The Philadelphia Eagles earned an NFC Wild Card berth in a season that owner Jeffrey Lurie referred to as a “transition period” toward a new era. They easily surpassed their preseason over/under of 6.5 wins with a 9-8 record. They recovered from a 2-5 start and reeled off seven wins in nine games to clinch their bid to the NFL postseason.
However, their lopsided loss at the hands of the Tampa Bay Buccaneers legitimized the widespread criticism of the Eagles as a team only capable of beating inferior opponents with below-average quarterback play. They did nothing to demonstrate their progress as a team and disprove their critics. Instead, the determining factors of the outcome of Sunday’s game aligned with the same problems that put the Eagles in a 2-5 hole after games the most formidable opponents on their schedule.
Eagles Against Playoff Teams
The loss on Sunday dropped the Eagles to 0-7 against the five playoff teams they faced. They had a 9-2 record against non-playoff teams. In their only two games against non-playoff teams who finished with winning records, they fittingly went 1-1 with a loss to Los Angeles Chargers in Week 9 and a win against the New Orleans Saints in Week 11.
The nearly flawless correlation of wins and losses based on the strength of their opponents defines the 2021 Eagles much more appropriately than their record in the second half of the season. The coincidental ordering of the schedule drove the narrative of drastic improvement and “created the illusion that this team was better than it was,” as put by Ray Didinger on Eagles Postgame Live.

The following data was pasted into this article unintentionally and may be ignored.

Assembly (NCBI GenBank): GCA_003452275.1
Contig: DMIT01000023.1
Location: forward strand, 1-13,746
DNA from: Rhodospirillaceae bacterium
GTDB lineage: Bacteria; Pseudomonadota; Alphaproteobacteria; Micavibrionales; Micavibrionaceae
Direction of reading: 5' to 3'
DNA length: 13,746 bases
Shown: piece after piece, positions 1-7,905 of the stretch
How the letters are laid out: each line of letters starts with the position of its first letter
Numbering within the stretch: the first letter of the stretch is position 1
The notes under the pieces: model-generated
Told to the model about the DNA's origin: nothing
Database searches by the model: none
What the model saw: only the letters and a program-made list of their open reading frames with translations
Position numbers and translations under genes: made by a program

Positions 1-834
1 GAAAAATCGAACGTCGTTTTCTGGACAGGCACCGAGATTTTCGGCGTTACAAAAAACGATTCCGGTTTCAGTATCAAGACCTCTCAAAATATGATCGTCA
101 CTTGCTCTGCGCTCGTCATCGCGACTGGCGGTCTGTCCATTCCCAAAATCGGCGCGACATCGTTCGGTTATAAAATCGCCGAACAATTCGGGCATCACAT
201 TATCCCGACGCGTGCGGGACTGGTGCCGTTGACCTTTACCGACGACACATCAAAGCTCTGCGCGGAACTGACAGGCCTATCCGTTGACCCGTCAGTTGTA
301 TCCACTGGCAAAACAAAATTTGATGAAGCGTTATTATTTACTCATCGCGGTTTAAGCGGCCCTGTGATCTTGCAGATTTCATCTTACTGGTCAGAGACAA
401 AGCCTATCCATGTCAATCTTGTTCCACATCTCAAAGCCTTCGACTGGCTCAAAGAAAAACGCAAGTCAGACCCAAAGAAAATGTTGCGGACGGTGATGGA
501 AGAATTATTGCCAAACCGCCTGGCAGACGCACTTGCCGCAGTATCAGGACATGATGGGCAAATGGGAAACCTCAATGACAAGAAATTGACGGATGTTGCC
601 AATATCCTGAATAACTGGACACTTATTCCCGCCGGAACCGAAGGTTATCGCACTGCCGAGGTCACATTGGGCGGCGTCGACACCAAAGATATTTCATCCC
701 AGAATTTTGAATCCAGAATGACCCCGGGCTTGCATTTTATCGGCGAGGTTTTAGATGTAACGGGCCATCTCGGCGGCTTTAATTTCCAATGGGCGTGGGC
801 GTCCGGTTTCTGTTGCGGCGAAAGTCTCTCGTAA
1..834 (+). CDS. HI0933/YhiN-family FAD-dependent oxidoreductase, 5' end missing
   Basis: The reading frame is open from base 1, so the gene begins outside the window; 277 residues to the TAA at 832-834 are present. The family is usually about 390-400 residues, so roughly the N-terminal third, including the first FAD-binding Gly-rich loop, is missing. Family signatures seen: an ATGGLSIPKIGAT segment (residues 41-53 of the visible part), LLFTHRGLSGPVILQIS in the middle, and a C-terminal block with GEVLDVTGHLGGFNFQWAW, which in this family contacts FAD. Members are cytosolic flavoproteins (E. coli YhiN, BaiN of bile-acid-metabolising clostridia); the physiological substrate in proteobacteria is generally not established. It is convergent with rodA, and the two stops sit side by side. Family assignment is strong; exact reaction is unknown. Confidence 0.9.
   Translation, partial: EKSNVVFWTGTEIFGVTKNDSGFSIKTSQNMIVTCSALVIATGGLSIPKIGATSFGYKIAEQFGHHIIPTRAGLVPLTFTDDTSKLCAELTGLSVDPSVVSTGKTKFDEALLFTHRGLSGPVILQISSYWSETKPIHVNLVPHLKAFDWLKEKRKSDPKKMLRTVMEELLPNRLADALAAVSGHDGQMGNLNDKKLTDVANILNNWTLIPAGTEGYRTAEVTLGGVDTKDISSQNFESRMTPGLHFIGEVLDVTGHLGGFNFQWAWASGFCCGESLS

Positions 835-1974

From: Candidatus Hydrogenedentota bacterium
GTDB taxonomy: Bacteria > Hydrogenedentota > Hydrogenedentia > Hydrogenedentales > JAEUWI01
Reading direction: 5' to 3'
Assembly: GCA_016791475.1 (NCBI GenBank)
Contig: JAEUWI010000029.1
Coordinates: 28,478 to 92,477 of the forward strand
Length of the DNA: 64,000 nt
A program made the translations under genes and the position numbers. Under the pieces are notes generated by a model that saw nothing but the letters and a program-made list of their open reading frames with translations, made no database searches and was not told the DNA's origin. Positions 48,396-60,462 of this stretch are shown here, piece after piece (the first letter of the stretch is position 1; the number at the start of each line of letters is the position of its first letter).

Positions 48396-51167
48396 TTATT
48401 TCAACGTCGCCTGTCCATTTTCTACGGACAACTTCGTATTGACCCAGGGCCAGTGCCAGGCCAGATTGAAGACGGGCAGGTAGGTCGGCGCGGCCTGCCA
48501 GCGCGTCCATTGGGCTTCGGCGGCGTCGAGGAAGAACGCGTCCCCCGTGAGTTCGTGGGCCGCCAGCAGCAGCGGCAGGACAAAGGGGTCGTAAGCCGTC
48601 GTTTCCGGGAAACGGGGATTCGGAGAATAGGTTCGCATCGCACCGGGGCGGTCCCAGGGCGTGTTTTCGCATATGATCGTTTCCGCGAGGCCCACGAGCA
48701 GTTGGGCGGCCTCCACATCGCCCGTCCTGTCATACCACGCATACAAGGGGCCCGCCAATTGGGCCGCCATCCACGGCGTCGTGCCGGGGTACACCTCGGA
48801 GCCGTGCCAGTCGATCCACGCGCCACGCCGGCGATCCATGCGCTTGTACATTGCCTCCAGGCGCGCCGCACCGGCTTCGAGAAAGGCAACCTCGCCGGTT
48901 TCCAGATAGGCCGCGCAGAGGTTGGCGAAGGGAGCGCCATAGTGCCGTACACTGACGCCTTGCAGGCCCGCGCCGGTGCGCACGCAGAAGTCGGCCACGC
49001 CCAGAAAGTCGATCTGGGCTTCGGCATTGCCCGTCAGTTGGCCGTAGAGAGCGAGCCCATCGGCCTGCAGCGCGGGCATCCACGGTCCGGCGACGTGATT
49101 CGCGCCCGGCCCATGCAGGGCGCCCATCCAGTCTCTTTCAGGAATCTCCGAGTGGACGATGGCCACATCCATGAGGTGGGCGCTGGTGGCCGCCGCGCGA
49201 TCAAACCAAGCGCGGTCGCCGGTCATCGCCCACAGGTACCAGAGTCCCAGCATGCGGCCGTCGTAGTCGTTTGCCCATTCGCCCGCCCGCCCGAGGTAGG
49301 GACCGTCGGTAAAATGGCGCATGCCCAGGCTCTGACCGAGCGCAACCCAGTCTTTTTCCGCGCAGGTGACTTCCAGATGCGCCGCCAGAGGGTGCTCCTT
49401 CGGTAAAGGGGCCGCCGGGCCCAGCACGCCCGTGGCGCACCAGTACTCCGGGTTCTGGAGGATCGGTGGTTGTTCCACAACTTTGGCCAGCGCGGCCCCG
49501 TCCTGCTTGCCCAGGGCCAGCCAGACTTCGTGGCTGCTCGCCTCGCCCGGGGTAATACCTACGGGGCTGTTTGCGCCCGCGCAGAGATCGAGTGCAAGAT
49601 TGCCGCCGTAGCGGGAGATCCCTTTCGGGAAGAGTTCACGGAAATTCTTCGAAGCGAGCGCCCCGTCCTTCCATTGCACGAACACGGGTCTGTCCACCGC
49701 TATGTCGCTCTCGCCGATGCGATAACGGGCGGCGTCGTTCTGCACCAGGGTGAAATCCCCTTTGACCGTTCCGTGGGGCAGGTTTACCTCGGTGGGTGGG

In October, the Eagles were better than their 2-5 record indicated. The strength of their competition skewed the perception, and they proved that with a 7-2 stretch to clinch a playoff berth ahead of the final week of the season. If the stronger opponents they faced were spread more evenly throughout the schedule, it’s reasonable to think that the Eagles would’ve been in a comparable position at the end of the season.
Gannon’s Lackluster Defensive Gameplan
The performances of opposing quarterbacks against the Eagles defense in 2021 serve as accurate measuring sticks for the respective signal-callers. Star quarterbacks like Tom Brady, Dak Prescott, and Patrick Mahomes proved their worth with great execution and helped their teams to prolific offensive performances. Bottom-of-the-barrel starters like Sam Darnold and Daniel Jones struggled against Philadelphia, while overmatched reserves like Jake Fromm and Mike Glennon looked completely inept.